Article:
a test strip coupled to the lancet for analyzing the body fluid from the incision; and
a flexible fluid collection flag having a sampling end portion for drawing the body fluid to the test strip, the fluid collection flag attached to the test strip wherein the sampling end portion extends from the test strip, the sampling end portion having a fluted shape with a plurality of ridges that enable the sampling end portion to bend against the skin during lancing, wherein the ridges stiffen the collection flag to allow the collection flag to resiliently extend to its original position after lancing when the lancet tip is retracted from the incision.
23. The device of claim 22, wherein the fluid collection flag is coated with a hydrophilic material.
24. The device of claim 22, wherein the fluid collection flag is transparent to permit viewing of the incision.
25. The device of claim 22, further comprising:
the lancet and the sampling end portion define a gap configured to draw the bodily fluid onto the test strip by capillary action.
26. The device of claim 22, wherein:
the test strip includes an electrode; and
an insulating layer covers a portion of the lancet, wherein the insulating layer prevents electrical interference between the lancet and the electrode.
27. The device of claim 22, wherein:
the sampling end portion includes an edge angled in a zig-zag shape to minimize lateral wicking of body fluid along the length of the fluid collection flag.
28. The device of claim 22, further comprising:
a protective film detachably coupled to the fluid collection flag, wherein the protective film and the fluid collection flag form a seal for surrounding the lancet tip.
29. The device of claim 28, wherein the lancet tip is sandwiched between and contacts both the fluid collection flag and the protective film.
30. The device of claim 28, wherein the protective film is permanently attached to the device to form a second fluid collection flag.
31. The device of claim 28, wherein the protective film includes a lancet engaging surface coated with an adhesive material to cover the lancet.
32. The device of claim 31, wherein the lancet engaging surface includes an end region without adhesive material.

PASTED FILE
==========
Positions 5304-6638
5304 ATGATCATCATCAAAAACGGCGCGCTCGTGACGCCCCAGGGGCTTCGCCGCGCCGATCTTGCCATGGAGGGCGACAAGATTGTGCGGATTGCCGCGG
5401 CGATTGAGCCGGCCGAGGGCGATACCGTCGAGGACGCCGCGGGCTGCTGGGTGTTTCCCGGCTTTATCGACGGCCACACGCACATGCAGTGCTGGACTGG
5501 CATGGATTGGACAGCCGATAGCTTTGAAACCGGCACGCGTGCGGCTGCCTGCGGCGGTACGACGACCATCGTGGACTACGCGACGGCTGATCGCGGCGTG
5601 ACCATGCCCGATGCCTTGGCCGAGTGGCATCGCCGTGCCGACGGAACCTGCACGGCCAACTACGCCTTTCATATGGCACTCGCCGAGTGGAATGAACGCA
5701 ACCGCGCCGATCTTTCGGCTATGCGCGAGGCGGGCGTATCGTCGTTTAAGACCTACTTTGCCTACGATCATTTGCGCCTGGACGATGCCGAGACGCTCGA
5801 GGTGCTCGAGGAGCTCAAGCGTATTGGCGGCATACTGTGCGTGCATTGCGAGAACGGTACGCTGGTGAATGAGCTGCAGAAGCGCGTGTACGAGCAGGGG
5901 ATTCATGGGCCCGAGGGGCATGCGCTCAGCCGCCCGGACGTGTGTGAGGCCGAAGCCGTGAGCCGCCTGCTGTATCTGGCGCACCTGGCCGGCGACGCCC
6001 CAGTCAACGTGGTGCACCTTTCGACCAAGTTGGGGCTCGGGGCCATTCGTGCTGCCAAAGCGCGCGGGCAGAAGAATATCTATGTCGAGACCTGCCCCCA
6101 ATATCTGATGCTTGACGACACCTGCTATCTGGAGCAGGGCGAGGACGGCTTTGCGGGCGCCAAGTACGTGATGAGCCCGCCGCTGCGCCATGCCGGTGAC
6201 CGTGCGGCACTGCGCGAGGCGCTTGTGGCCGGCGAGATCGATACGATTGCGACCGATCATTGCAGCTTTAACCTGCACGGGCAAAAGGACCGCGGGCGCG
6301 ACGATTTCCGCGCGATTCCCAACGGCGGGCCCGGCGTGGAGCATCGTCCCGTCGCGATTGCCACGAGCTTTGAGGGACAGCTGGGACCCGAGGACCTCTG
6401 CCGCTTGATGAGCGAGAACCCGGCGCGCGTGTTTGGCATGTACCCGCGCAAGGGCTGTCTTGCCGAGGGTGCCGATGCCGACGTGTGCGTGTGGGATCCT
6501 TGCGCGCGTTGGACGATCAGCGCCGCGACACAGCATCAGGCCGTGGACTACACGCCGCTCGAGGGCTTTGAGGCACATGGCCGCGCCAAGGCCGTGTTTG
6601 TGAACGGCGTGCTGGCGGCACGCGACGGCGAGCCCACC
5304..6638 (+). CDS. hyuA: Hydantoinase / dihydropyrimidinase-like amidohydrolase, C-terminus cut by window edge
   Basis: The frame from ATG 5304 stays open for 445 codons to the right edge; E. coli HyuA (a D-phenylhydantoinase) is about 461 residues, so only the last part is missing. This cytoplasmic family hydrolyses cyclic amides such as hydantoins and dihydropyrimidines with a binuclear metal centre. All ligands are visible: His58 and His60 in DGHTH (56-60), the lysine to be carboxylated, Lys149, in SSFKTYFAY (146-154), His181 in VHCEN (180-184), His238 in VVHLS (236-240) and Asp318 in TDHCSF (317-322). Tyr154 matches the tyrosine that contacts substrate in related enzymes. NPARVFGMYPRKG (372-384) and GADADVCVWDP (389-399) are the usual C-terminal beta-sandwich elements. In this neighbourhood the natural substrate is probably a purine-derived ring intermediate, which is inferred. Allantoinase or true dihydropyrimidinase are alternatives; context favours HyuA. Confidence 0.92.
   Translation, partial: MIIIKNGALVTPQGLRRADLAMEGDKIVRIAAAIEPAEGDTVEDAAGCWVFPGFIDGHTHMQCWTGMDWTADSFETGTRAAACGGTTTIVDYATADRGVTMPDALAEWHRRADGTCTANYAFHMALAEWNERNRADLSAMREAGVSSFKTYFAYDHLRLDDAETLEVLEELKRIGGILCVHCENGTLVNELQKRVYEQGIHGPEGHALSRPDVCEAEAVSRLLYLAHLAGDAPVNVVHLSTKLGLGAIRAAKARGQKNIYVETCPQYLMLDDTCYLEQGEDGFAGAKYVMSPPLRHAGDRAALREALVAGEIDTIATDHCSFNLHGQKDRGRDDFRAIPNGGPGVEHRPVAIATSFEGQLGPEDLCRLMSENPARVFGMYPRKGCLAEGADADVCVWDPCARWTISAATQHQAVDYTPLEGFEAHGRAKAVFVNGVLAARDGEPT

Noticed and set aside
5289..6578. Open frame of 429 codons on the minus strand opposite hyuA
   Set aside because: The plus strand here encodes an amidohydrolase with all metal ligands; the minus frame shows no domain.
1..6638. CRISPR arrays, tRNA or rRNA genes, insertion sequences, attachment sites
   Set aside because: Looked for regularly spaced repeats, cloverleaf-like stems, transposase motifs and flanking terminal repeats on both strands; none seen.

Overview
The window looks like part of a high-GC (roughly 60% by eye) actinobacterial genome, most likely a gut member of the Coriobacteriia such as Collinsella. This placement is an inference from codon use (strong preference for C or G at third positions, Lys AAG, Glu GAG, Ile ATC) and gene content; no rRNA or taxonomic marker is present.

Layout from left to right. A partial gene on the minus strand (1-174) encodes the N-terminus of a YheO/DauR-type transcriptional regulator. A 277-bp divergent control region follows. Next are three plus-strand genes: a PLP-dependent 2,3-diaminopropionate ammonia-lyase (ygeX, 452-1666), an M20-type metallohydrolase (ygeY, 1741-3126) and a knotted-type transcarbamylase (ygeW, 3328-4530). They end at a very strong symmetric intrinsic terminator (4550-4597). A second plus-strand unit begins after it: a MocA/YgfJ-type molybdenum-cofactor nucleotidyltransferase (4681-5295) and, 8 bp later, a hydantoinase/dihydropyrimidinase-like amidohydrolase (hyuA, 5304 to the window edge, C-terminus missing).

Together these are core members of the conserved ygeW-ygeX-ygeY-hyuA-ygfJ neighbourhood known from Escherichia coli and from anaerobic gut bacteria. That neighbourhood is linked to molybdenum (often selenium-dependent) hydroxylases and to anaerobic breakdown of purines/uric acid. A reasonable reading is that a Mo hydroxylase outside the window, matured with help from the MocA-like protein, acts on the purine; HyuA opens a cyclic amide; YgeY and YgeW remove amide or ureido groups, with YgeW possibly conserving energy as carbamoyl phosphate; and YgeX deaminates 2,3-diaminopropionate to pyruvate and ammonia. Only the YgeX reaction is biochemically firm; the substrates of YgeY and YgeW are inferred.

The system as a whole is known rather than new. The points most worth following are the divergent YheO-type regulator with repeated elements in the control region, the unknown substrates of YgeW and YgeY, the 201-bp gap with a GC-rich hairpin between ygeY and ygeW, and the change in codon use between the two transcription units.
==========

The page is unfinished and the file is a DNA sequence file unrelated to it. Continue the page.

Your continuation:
33. A device for sampling a body fluid from an incision in skin, comprising:
a lancet having a lancet tip to form the incision in skin;
a test strip coupled to the lancet for analyzing the body fluid from the incision, the lancet being fixed to the test strip; and
a flexible fluid collection flag having a sampling end portion for drawing the body fluid to the test strip, the fluid collection flag attached to the test strip wherein the sampling end portion extends from the test strip and extends past the lancet tip, the sampling end portion having a fluted shape with a plurality of ridges that enable the sampling end portion to bend against the skin during lancing, wherein the ridges stiffen the collection flag to allow the collection flag to resiliently extend to its original position after lancing when the lancet tip is retracted from the incision.
34. A device for sampling a bodily fluid from an incision in tissue, comprising:
a lancet having a lancet tip to form the incision in the tissue;
a test strip attached to the lancet for analyzing the bodily fluid from the incision, the lancet being immovable with respect to the test strip; and
a fluid collection flag having a sampling end portion for drawing the bodily fluid to the test strip, the fluid collection flag attached to the test strip wherein the sampling end portion extends from the test strip and is at least as long as the lancet, the collection flag being flexible to bend against the tissue during lancing wherein the collection flag is resilient to maintain the shape of the collection flag after contact with the tissue, the sampling end portion having a fenestrated shape to minimize lateral wicking of the bodily fluid, wherein the fenestrated shape includes a plurality of slits in the sampling end portion.
35. The device of claim 34, wherein the fluid collection flag is coated with a hydrophilic material.
36. The device of claim 34, wherein the fluid collection flag is transparent to permit viewing of the incision.
37. The device of claim 34, wherein:
the test strip includes an electrode; and
an insulating layer covers a portion of the lancet, wherein the insulating layer prevents electrical interference between the lancet and the electrode.
38. The device of claim 34, further comprising a protective film detachably coupled to the lancet.
39. The device of claim 38, wherein the protective film includes a lancet engaging surface coated with an adhesive material to cover the lancet.
Description